Digital photography series of saltpeter crystals, 2014
One of Letelier’s recent works focuses on the maritime route of Chile saltpeter (sodium nitrate) from Northern Chile to Germany.
Below the cobalt blue skies, below the barren and dry surface, the Atacama desert preserves large deposits of minerals: copper, lithium, and the world’s largest supply of sodium nitrate. Before the beginning of the 20th century, when German chemists discovered the Haber process, a procedure to synthetically produce sodium nitrate, Chile saltpeter was mined in the Atacama region and exported mostly to Europe and the United States, where it was sold as fertilizer and for the production of gunpowder. Saltpeter travelled the ocean route from the ports of Northern Chile, through Cape Horn, traversing the expanse of the Southern and Northern Atlantic Ocean, to Northern Europe. Locally known as Caliche, Chile saltpeter has a diverse range of meanings: A symbol of land fertility, war and death simultaneously.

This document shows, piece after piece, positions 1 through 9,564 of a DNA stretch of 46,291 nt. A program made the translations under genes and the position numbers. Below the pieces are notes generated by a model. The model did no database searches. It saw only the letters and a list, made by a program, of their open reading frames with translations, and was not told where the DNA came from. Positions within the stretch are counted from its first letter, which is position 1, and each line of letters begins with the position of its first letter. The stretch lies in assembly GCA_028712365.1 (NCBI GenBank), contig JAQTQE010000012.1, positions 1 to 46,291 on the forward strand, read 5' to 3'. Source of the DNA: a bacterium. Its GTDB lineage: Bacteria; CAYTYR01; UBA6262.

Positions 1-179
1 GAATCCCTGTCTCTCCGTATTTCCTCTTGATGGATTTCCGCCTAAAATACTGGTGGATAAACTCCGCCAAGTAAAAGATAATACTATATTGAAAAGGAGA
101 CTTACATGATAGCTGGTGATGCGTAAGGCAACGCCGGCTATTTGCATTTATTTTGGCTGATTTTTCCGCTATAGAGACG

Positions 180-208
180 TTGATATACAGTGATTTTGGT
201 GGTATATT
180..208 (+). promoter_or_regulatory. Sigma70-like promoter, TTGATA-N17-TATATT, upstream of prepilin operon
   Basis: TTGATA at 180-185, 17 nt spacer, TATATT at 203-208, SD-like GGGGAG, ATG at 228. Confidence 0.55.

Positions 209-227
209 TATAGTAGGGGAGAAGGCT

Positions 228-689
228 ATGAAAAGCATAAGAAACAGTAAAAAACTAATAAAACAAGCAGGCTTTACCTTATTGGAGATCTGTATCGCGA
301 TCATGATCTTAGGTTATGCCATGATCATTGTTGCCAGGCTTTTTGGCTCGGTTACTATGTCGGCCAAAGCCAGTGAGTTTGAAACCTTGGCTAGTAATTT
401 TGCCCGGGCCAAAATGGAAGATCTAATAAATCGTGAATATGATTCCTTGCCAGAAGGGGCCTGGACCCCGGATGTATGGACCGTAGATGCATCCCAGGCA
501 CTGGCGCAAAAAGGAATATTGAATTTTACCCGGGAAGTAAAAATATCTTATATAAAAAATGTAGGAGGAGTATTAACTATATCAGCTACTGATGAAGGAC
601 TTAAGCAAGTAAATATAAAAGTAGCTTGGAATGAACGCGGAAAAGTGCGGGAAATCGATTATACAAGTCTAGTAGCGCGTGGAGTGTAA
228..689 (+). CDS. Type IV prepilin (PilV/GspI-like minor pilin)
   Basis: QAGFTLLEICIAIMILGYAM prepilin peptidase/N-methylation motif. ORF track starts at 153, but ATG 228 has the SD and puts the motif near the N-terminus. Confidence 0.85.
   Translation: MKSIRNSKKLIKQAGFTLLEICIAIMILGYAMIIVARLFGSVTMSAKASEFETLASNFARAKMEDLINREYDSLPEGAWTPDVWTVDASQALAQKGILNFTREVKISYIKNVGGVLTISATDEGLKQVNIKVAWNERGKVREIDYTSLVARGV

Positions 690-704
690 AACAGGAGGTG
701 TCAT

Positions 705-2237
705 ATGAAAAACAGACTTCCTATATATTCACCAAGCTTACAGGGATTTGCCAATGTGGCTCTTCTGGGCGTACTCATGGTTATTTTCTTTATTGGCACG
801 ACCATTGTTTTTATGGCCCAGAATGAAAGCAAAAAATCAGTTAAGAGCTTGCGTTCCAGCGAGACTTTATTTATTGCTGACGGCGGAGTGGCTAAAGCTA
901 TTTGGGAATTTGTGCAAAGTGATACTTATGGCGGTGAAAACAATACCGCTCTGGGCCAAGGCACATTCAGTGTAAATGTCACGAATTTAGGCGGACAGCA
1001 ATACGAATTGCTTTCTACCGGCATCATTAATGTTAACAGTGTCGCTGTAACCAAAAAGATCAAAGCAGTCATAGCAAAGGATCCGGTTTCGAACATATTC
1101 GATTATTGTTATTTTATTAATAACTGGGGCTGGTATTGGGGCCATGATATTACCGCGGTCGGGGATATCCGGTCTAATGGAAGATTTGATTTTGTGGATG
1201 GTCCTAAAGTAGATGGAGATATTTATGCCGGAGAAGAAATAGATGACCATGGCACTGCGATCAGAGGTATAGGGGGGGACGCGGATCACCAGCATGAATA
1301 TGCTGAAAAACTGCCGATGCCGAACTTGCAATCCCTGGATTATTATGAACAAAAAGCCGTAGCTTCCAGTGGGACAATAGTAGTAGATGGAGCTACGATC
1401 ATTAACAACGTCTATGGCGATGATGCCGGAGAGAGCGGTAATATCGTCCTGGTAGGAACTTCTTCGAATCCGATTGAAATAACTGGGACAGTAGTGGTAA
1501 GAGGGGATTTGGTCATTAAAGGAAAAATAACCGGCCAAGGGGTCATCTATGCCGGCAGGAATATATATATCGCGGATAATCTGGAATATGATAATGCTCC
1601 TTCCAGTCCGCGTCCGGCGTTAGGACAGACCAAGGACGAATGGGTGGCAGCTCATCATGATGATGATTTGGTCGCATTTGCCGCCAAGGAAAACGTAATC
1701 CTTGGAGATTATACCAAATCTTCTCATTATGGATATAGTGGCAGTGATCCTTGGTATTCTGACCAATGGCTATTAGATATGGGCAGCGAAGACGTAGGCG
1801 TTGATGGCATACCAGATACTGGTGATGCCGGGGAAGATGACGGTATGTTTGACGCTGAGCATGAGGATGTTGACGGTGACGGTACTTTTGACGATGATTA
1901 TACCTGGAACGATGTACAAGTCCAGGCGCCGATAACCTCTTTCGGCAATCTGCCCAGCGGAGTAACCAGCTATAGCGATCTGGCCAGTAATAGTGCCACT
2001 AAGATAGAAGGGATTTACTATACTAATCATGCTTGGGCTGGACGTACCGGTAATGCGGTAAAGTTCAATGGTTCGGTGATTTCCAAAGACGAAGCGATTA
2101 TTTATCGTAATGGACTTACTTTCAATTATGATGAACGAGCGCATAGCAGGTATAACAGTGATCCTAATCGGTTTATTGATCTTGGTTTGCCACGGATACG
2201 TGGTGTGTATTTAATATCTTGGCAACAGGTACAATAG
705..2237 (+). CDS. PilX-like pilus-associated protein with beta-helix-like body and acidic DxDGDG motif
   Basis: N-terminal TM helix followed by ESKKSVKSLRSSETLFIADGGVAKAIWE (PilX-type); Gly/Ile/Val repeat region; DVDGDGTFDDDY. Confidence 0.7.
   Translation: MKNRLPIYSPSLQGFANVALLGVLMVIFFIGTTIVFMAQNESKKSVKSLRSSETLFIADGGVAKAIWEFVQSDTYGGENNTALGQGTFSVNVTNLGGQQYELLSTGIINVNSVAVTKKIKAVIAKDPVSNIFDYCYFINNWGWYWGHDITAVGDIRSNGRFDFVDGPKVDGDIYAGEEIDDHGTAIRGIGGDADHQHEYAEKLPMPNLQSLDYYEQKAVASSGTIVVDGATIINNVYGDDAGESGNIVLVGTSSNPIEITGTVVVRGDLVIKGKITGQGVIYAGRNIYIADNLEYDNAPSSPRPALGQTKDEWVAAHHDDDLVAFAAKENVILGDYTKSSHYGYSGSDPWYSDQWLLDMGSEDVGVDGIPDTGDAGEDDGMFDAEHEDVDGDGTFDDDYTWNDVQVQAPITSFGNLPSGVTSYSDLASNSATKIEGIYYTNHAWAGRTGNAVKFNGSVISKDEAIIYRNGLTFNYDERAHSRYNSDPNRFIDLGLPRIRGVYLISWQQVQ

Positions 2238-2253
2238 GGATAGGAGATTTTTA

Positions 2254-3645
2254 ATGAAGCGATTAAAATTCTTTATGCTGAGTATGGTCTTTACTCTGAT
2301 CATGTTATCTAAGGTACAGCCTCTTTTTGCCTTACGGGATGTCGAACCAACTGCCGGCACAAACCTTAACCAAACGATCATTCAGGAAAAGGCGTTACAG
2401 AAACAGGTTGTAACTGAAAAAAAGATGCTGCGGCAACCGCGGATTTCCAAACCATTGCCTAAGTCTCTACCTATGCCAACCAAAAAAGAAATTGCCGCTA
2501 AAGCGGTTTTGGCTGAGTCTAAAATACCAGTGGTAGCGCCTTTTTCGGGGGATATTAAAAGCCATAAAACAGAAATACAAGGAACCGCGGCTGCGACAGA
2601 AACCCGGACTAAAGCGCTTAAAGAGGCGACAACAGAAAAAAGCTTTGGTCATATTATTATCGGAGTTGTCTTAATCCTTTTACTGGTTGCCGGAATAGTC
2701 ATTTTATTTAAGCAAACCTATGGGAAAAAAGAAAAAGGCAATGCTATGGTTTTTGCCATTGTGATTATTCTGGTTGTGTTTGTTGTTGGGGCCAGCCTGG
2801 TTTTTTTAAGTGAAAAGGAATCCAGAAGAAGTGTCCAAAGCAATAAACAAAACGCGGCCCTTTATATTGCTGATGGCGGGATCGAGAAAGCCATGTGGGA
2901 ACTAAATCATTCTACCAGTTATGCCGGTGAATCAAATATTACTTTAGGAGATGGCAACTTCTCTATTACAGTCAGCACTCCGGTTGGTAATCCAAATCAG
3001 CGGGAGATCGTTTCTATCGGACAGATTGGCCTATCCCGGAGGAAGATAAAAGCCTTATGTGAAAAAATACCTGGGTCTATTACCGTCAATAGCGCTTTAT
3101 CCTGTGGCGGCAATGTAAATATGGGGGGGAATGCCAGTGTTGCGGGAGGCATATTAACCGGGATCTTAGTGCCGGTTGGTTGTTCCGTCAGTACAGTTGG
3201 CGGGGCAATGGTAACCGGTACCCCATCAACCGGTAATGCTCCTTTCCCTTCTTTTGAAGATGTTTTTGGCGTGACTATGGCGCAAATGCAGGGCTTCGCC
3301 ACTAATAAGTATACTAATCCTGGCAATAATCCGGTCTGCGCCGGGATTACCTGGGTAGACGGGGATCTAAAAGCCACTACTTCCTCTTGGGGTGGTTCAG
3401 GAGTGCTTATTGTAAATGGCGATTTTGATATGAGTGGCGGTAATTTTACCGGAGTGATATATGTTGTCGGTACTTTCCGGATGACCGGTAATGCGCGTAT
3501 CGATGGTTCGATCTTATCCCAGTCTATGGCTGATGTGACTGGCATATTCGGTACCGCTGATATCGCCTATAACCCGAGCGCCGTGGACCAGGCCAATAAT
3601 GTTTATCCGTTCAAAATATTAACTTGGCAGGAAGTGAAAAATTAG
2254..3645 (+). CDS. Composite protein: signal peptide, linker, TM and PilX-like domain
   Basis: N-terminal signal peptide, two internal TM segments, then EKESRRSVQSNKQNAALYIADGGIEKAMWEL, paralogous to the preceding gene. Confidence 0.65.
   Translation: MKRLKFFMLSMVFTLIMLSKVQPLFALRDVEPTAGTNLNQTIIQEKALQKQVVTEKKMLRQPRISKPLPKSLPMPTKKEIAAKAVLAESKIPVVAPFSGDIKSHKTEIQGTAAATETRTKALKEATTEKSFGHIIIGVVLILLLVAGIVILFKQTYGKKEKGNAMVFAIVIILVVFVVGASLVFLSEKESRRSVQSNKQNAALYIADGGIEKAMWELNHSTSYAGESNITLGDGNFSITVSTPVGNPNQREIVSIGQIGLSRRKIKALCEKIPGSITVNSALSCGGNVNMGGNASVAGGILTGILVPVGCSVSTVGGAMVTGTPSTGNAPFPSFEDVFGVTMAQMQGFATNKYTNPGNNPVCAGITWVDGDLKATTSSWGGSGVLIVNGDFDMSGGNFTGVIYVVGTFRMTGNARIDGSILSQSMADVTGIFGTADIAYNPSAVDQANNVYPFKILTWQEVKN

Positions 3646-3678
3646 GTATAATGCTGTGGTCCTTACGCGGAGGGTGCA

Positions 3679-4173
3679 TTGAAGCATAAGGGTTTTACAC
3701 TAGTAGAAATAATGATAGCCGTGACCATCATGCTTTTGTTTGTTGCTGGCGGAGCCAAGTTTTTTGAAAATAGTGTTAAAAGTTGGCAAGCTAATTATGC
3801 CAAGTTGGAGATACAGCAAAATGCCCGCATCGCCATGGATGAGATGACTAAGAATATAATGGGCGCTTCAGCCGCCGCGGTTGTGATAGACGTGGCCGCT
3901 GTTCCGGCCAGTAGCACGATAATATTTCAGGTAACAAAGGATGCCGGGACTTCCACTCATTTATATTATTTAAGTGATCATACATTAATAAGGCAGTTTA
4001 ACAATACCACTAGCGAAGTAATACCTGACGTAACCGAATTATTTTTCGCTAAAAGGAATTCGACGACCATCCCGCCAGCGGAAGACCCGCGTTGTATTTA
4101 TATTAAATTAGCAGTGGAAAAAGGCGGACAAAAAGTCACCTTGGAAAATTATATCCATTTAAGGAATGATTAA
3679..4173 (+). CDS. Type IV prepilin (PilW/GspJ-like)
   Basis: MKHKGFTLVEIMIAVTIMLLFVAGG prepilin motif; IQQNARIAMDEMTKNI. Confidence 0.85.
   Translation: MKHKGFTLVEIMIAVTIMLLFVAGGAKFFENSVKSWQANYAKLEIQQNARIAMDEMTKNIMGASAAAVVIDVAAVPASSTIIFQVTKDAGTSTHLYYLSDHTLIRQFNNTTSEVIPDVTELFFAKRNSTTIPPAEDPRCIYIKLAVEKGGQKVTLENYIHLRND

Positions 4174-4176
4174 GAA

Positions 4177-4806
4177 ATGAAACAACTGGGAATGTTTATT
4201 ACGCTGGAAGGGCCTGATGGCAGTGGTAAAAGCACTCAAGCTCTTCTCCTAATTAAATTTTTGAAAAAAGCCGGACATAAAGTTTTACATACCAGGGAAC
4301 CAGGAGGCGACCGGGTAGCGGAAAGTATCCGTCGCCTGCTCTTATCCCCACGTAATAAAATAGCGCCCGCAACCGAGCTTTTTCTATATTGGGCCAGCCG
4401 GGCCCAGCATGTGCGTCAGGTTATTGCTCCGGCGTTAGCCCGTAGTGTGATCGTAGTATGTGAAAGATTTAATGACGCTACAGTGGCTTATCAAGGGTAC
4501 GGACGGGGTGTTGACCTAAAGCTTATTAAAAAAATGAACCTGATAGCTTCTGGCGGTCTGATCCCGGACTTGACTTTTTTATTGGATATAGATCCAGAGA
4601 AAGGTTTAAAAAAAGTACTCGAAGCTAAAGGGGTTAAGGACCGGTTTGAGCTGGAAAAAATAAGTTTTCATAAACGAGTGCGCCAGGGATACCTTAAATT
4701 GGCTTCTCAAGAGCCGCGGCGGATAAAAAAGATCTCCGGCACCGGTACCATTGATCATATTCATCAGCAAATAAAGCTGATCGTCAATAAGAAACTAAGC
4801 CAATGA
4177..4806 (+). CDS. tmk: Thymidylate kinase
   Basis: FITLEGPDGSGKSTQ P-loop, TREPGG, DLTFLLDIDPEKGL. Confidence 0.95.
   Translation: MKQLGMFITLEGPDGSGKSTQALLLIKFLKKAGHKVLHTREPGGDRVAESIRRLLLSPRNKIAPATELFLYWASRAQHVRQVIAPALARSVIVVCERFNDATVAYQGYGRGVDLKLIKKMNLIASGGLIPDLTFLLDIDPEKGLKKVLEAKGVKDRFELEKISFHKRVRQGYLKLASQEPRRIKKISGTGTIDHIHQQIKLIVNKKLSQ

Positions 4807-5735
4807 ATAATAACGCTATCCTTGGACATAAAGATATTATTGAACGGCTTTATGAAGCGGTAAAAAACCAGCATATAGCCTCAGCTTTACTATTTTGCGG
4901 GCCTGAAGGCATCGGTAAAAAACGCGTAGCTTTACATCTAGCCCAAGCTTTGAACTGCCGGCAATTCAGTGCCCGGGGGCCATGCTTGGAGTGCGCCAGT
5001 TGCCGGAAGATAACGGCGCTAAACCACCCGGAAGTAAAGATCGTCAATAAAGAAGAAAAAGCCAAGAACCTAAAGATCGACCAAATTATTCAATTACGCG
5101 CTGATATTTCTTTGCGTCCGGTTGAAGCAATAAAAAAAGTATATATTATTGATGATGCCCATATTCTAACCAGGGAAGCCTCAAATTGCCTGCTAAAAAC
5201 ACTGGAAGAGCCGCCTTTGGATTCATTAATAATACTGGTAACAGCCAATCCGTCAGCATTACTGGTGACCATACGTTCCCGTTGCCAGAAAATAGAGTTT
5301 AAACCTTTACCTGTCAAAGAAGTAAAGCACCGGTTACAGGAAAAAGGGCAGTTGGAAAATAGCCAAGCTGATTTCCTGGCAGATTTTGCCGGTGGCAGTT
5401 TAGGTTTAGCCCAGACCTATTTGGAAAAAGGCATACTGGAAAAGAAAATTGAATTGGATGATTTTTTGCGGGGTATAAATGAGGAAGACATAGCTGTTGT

Its wind-propelled voyage through the Pacific and Atlantic oceans, and the passionate human involvement around this crystalline salt spurred the first phase of ongoing experimentations that relate to magic connections between Man and the Earth, wind energy and the sails to harness it, the geologic formation of saltpeter and the scars left by mines on the desert landscape of Atacama today.
C-Print limited edition of 10 + A.P
45,5 x 45,5 cm
Exhibited at El Museo de Los Sures, New York, USA